Sometimes people wonder how they are expected to dress at a church they've never visited before. Since the Bible presents no dress code, aside from simple modesty, we don't make any rules either. Like most people, our members try to make their worship time at church a special time. This is often reflected in the way they dress.
However, on any given Sunday you may see running shoes and high heels, jeans and suits, open collars and ties. When a person dresses out of love for God, the choice of dress (casual or more formal) is acceptable to God . . . and to us. » top «
"When will they take the offering?" "How will it be collected?" "How much am I expected to give?" "Do they want visitors to contribute too?" These are typical worries about church offerings.
Scripture teaches that our offerings to God should reflect our belief that everything we have is a gift of God. The bible tells us that "God loves a cheerful giver" (2 Corinthians 9:7). In other words, don't feel compelled by guilt or embarrassment to give an offering. We want all offerings to be made freely and with joy, out of thanks to God for what he has done for us.
Like most Christians, our members bring offerings to God through their church. Since offerings are gifts of love for God, no one dictates what each person is to give.
We pass an offering plate after the sermon so that our worship may include bringing gifts to God. Offering envelopes are available to members to keep their gifts a private matter.
A child may bring the quarters and dimes his parents give him. Someone older may write a check. Both are remembering Jesus and giving their gift out of love for him.
You may wish at first to learn more about our ministry before bringing your offerings to God through our church. But you are welcome to participate as the Holy Spirit leads you to give. » top «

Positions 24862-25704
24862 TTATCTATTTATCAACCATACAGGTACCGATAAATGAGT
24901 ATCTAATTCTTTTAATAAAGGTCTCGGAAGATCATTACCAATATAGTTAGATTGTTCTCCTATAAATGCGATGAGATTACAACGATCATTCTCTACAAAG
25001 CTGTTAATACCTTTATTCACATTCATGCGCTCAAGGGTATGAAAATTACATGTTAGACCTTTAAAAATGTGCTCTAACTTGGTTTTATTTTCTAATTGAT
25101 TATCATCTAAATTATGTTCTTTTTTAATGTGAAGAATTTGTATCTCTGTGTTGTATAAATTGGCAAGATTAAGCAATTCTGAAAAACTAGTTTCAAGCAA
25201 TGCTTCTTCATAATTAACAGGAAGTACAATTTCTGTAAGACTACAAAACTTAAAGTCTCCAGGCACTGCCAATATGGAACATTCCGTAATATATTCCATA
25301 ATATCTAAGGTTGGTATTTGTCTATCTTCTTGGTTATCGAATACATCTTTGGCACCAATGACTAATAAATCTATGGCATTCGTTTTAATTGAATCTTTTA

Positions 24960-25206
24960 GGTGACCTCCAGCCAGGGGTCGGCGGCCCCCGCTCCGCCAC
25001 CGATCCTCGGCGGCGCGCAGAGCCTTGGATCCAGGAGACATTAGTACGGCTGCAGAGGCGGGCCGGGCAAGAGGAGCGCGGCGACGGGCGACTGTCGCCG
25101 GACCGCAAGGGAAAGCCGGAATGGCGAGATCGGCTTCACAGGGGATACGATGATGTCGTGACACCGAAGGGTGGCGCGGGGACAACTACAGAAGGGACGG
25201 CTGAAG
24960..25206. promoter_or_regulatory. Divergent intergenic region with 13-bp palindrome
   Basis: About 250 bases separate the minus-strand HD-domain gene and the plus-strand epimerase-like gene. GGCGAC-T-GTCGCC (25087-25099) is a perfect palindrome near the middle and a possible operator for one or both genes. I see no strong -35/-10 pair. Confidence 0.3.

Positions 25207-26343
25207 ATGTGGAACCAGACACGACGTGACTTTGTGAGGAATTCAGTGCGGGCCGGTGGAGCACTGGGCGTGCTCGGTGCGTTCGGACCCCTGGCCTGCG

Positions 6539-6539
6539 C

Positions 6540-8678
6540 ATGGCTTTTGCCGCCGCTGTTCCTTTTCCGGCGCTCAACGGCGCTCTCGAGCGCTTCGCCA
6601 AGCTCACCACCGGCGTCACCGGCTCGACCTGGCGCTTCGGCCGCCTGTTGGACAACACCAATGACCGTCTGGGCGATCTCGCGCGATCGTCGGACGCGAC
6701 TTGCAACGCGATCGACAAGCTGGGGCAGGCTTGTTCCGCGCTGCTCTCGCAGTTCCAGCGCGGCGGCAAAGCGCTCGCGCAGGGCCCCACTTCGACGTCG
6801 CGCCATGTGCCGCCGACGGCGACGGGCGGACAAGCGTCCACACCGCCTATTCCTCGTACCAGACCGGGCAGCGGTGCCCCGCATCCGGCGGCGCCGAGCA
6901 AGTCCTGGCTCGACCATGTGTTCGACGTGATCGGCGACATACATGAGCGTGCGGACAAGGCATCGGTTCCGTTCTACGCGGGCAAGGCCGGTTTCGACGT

Why do you practice close (or closed) Communion?
One of the biggest questions that people have about worship at Martin Luther Church, or any WELS or ELS church, is our practice of close or closed Communion. First of all, a disclaimer: we do not practice close Communion to be exclusive or judgmental . Nor is it out of a "holier than thou" attitude. Our greatest desire is that all people might be able to join us for this heavenly banquet. So please don't think that we want to exclude you or relish it. Nothing could be further from the truth.
That being said, Scripture does have some very definite things to say about who is to be invited to the Lord's table. God gives us some very specific "provisions" concerning communicants at the Lord's Supper.
First of all, he says, "A man ought to examine himself before he eats of the bread and drinks of the cup" (1 Corinthians 11:28). In other words, the Lord's Supper is only for those who realize and confess all their sins before God.